I feel like this is a book to be passed on to other readers, that it will leave you feeling content with the time you spent getting to know all the characters in the small town of Barnwell. It's not a page-turner, but a complete story about interesting people. I feel as if you don't see books like this as often anymore, with a more subtle gimmick to differentiate itself. It's a standout read for me and one I highly recommend.

Wednesday, August 16, 2017

Taltos by Anne Rice

I finally finished re-reading The Mayfair Witches Trilogy. I feel as if I put off this last book because there was nothing drawing me to it. I didn't remember what happened, and was pretty sure that nothing jaw-dropping was within its pages. I was right.

This trilogy definitely fades as the books go on in excitement and depth of character. I feel as if the characters you meet in the first two books, who are so vivid, dim considerably in Taltos, and while the mythology of the series is fully flushed out, it's missing the combination of history and character development that shapes the other two books.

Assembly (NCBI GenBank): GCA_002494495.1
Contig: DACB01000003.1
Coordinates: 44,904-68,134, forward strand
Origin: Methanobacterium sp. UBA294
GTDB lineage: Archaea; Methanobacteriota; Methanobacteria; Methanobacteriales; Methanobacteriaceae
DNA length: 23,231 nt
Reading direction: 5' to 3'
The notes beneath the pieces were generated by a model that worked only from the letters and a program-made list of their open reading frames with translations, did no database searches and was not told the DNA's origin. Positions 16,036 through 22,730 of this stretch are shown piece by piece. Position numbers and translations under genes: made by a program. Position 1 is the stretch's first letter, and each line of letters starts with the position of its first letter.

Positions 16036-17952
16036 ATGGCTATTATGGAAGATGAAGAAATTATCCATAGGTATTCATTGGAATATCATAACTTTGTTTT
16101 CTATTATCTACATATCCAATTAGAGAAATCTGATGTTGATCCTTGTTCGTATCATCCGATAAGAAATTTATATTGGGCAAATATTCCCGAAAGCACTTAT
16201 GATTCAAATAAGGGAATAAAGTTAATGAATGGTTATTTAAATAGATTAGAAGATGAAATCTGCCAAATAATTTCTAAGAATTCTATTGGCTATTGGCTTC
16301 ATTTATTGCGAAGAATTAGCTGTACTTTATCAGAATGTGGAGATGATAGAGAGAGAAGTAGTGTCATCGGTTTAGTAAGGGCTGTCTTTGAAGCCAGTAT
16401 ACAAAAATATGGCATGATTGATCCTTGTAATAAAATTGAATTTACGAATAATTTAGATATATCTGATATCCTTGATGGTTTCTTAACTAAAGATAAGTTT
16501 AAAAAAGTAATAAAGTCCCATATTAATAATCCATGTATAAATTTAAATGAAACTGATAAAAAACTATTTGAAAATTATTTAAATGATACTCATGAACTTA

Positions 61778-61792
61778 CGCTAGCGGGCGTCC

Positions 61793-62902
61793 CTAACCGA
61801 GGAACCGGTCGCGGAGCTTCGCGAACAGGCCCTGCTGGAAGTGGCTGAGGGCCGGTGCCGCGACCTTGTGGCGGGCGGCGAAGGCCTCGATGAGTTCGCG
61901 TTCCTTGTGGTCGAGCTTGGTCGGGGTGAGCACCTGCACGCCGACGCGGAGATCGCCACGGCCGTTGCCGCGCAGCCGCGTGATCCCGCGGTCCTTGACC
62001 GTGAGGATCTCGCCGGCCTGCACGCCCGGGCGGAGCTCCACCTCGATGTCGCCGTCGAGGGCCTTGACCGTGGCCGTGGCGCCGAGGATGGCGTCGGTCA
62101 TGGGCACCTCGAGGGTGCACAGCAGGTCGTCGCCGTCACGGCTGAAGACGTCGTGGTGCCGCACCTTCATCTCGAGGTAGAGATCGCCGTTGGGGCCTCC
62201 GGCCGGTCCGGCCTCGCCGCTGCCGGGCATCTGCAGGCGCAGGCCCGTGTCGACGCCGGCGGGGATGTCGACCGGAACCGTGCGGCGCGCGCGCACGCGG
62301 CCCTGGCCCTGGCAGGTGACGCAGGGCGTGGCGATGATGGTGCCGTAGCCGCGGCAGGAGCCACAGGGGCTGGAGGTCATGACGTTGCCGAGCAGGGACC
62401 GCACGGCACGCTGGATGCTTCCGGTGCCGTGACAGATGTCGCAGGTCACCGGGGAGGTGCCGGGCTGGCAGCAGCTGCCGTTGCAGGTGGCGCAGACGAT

Everyone is second-guessing themselves in Taltos or simply out of their mind. Frankly, it's annoying. These are all characters who have seen so much, who know so much of the story, who are able to make definitive decisions and take immediate action - what's happened to them? Maybe Rice shouldn't have wrapped up so much of her story, maybe she should have left more pieces open-ended. I certainly feel she should have left more conflict than we ended up getting.

There's not much to say for this book. Most of the plot points to share would create spoilers for the story. All I can say is that everyone gets what's coming to them and all the fear we're left with from The Witching Hour and Lasher is heavily tempered by the end of Taltos so that you don't really care what's next for the characters you've followed through the series. It's still an amazingly intricate story that's worth reading, but maybe don't feel guilty if you pass on the third installment.